Yoga for Runners introduces 98 yoga poses and 10 sequences to instruct readers on improving strength, flexibility, endurance, breathing, mental sharpness, and overall running performance.



About the Author

 

With an extensive history as a long-distance runner and yoga instructor, Christine Felstead has married her twin passions into a pioneering program for runners.  She teaches yoga classes and workshops for runners and endurance athletes. Her Yoga for Runners teacher training program offers certification to a growing number of instructors now working in the United States, Canada, and United Kingdom. Felstead presents regularly at Yoga Alliance and canfitpro conferences and has produced two best-selling DVDs on yoga for runners. She has been featured in numerous publications, including Runner’s World, Women’s Running, Yoga Journal, Women’s Health, Library Journal, and Canada’s National Post. She resides in Toronto.

 

 

Contents

 

Chapter 1     A Fit Body

Chapter 2     Yoga for Runners

Chapter 3     Breathing

Chapter 4     A Fit Mind
Chapter 5     Running Injuries

Chapter 6     Feet, Ankles, Knees: Stabilize Your Foundation

Chapter 7     A Healthy Spine: Reduce Pain, Strain, and Pressure

Chapter 8     Core Strength: Maximize Your Running Performance

Chapter 9     Hamstrings: Achieve a Longer, More Fluid Stride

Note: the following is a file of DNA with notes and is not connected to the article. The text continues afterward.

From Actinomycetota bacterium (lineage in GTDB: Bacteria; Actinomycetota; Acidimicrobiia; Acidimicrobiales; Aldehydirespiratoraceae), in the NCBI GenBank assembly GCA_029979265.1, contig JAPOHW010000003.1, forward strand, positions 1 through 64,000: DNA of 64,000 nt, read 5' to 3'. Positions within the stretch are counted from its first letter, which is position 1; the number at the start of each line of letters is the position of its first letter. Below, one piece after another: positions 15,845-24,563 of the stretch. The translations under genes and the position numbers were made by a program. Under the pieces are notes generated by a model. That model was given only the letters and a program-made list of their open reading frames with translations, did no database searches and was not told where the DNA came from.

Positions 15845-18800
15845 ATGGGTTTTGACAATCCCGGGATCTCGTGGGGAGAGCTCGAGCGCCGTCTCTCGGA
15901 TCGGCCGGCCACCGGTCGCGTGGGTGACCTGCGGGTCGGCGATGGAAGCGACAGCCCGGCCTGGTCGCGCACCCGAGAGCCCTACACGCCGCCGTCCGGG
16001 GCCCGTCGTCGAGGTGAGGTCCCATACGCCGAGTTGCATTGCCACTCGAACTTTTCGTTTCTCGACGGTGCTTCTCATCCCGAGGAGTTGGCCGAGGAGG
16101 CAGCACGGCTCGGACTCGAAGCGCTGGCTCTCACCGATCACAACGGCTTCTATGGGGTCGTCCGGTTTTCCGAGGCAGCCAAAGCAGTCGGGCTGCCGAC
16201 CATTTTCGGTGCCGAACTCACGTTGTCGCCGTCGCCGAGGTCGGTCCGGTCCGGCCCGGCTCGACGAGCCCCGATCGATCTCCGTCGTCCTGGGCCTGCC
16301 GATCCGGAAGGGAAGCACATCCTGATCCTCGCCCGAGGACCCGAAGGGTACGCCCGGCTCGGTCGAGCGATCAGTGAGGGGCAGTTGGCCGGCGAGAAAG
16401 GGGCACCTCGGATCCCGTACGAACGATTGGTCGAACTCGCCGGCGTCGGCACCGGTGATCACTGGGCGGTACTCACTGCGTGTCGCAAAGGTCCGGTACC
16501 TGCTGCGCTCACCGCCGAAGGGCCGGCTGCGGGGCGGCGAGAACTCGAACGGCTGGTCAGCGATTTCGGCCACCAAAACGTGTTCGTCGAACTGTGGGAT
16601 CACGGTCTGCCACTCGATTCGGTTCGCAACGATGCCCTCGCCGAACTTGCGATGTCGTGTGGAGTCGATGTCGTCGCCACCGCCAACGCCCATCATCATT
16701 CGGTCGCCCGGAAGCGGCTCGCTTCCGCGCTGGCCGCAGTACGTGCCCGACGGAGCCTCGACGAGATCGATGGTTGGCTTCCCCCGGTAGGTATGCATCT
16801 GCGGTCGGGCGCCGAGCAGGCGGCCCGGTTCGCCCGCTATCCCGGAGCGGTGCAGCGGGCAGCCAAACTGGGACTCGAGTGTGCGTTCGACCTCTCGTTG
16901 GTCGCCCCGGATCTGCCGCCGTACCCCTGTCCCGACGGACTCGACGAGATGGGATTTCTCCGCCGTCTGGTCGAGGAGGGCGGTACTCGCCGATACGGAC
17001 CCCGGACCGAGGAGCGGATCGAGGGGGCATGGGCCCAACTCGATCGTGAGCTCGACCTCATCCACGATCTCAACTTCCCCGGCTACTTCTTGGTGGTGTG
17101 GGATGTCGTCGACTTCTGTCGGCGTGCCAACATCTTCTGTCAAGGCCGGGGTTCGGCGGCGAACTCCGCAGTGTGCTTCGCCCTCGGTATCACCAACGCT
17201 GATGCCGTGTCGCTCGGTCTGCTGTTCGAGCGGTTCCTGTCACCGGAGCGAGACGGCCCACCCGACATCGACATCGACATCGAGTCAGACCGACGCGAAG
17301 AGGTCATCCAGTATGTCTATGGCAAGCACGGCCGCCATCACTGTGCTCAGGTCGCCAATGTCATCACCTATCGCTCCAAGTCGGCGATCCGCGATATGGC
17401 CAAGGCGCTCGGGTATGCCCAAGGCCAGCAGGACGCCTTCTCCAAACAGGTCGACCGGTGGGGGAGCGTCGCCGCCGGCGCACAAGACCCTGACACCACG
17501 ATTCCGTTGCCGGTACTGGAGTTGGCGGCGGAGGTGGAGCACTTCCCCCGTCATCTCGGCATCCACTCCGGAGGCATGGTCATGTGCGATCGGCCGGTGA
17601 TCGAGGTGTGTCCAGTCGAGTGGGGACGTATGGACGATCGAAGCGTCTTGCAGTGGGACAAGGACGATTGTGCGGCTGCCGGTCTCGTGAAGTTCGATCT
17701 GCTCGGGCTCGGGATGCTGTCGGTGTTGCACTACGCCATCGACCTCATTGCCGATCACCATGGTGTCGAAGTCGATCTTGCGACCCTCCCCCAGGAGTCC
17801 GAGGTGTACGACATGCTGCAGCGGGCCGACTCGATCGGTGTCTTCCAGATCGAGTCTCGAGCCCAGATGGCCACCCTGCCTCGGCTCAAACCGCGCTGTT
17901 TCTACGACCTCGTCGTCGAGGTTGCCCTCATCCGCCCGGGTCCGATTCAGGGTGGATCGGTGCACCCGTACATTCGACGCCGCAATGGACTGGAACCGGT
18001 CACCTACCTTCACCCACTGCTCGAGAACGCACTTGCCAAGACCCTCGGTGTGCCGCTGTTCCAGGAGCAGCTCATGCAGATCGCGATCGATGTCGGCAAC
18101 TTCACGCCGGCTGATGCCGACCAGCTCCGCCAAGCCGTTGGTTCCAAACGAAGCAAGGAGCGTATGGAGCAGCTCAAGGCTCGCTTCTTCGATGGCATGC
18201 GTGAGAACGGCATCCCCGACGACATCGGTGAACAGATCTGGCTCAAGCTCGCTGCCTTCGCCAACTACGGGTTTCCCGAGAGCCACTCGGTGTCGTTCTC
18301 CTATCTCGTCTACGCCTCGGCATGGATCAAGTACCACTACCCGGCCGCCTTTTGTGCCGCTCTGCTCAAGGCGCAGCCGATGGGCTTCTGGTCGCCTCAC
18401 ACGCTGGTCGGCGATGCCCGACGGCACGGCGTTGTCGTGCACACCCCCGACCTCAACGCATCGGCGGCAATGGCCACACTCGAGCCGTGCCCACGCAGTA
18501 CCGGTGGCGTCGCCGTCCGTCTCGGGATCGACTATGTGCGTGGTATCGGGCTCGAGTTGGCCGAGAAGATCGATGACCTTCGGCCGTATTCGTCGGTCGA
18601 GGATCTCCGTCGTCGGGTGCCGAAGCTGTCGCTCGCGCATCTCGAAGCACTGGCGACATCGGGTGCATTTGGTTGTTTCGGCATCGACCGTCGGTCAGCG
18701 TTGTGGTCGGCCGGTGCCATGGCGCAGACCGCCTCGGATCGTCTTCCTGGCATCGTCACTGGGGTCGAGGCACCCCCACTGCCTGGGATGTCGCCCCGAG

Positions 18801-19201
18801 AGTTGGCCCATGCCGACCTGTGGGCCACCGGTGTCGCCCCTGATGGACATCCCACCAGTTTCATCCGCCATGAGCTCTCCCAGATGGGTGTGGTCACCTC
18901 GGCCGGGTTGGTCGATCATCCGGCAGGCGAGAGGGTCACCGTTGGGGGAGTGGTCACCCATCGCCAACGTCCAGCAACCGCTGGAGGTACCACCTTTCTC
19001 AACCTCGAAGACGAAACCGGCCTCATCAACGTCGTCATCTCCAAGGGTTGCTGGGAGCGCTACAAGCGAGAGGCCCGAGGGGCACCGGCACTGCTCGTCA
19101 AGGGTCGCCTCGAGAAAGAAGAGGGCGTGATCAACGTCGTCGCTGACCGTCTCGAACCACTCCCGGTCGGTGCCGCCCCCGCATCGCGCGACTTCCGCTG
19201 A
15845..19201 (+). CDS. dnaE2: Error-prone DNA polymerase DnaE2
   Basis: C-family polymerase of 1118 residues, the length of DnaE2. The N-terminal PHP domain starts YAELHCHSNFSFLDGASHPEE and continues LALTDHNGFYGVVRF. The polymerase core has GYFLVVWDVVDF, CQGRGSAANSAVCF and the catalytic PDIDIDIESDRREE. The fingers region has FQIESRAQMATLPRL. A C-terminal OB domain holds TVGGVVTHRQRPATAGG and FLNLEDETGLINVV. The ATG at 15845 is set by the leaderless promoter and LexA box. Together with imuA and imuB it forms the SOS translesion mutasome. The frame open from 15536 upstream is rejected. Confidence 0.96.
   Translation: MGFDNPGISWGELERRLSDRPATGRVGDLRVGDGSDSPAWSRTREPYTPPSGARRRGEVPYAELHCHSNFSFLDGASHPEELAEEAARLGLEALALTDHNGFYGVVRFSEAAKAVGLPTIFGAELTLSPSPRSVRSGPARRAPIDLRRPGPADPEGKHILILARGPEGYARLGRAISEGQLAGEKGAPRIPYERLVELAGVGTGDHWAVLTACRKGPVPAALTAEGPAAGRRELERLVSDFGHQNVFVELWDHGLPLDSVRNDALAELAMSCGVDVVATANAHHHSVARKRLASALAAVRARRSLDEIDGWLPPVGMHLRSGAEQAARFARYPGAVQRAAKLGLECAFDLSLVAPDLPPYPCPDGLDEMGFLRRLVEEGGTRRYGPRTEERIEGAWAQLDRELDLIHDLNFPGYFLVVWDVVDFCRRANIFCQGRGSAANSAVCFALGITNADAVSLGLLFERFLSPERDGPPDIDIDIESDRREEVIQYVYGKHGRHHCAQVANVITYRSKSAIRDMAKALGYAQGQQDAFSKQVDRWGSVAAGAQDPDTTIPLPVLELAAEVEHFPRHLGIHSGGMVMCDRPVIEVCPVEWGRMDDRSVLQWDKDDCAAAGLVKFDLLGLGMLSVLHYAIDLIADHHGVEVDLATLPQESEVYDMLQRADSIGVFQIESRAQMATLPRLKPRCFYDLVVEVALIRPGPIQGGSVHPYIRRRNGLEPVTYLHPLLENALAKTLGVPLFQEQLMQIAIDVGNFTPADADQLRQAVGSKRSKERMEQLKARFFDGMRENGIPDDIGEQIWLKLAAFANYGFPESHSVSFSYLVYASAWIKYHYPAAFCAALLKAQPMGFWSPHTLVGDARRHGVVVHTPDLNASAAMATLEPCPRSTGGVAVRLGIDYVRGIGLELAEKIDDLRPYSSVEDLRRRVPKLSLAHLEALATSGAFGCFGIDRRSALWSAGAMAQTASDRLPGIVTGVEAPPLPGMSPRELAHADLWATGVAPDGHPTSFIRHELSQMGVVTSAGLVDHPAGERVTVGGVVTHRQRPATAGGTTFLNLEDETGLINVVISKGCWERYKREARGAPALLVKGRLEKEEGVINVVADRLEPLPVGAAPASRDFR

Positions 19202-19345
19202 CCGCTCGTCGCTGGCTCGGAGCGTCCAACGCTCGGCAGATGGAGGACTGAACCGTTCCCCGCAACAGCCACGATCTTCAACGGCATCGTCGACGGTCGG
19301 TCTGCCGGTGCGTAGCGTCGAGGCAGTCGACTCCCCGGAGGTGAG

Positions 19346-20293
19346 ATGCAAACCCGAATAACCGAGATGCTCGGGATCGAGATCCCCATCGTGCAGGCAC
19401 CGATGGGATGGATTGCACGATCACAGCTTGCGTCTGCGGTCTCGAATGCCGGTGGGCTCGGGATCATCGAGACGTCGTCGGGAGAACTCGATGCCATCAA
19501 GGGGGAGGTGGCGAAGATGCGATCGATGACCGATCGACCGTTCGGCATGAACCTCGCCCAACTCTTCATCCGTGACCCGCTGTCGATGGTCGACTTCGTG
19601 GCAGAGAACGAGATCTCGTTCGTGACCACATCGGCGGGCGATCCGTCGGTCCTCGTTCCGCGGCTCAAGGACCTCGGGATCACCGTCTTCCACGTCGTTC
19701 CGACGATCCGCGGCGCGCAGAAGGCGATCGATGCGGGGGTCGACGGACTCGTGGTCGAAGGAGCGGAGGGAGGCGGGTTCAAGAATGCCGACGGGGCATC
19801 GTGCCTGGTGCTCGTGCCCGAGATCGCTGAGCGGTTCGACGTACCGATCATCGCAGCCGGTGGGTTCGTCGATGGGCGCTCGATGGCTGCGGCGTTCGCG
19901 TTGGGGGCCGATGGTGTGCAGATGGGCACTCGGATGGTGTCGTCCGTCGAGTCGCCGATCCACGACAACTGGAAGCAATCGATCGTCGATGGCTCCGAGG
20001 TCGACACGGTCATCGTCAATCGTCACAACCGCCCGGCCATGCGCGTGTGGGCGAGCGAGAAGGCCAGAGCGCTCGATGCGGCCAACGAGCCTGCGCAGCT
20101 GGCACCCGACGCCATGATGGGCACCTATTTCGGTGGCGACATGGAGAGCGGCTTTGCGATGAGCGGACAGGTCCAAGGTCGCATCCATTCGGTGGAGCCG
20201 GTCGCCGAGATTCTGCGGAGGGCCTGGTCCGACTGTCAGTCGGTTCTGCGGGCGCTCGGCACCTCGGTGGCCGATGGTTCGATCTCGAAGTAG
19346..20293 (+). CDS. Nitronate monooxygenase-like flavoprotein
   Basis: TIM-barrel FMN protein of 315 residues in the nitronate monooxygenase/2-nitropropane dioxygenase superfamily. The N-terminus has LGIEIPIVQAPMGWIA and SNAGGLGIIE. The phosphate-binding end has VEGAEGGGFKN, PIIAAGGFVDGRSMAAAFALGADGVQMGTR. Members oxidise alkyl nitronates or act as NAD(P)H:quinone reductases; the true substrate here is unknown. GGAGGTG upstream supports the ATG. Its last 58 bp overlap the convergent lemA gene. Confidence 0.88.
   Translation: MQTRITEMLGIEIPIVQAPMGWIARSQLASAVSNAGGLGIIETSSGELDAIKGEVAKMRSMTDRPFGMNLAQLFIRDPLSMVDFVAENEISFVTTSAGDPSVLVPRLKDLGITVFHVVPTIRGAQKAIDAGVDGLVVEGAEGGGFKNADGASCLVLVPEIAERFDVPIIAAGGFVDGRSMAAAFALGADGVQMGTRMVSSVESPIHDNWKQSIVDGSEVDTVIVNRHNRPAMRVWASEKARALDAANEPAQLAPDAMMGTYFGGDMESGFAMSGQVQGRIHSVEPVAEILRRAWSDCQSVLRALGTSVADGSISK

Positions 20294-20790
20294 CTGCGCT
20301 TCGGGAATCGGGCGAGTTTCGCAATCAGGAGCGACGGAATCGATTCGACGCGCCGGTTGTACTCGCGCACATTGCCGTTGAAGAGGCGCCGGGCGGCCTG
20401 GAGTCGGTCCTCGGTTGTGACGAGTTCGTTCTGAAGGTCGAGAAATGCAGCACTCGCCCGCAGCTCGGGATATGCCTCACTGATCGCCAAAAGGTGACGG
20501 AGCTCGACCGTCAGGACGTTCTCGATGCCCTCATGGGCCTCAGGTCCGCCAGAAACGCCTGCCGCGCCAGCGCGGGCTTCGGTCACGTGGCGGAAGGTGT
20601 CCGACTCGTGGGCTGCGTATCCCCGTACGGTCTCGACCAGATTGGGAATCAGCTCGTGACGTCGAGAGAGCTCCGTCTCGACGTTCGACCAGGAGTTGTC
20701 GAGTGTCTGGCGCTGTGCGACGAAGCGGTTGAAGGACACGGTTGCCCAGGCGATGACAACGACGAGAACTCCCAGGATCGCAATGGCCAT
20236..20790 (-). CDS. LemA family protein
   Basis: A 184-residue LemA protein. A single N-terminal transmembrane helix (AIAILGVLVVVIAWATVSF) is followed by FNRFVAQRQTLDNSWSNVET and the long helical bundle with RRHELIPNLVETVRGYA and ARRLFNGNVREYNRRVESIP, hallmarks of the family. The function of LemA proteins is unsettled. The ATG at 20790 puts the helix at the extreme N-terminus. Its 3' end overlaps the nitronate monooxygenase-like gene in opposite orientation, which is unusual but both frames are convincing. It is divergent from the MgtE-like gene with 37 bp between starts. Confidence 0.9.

Chapter 10   Hips: Unleash the Power

Chapter 11   Quietude and Relaxation Poses: Restore and Recover

Chapter 12   The Yoga Sequences

Chapter 13   Yoga Off the Mat

Chapter 14   Yoga and Injuries

 

 


Christine Felstead
Christine Felstead

Background Information

  • Running can alter mood through the release of endorphins. These hormones create a sense of euphoria, often referred to as a runner’s high, and can result in mood enhancement. According to Michael Sachs and Gary Buffone in Running as Therapy: An Integrated Approach, running is often used to treat clinical depression and other psychological disorders. Some doctors claim that running works as well as psychotherapy in helping patients with clinical depression. Running makes patients less tense, less depressed, less fatigued, and less confused.
  • The effects of running have significant parallels to the meditative aspects of yoga. Yoga practice teaches you to stay in tune with your body and connected to the breath. Running, especially longer distances, requires this same discipline. It is easy to see that the awareness that yoga develops will enhance your ability to remain focused, calm, and in tune with your body during challenging times.
  • One of the biggest benefits of yoga is better running. Yoga stretches and lengthens muscles so runners become more supple and able to react while running. This decreases muscle stiffness and increases range of motion in joints—hips, shoulders, ankles, and spine. Specifically, longer hamstrings and greater mobility of the hip joint create a longer and more fluid running stride. In addition, the strength and length gained by the muscles help to stabilize the skeleton, resulting in faster running.
  • Yoga is an excellent cross-training method because it helps offset the negative impact of running. Rather than merely resting the muscles, yoga works to restore the body to better alignment, symmetry, and balance. As the body moves in this direction, the physical strain creating the injury in the first place diminishes and, over time, the injury subsides.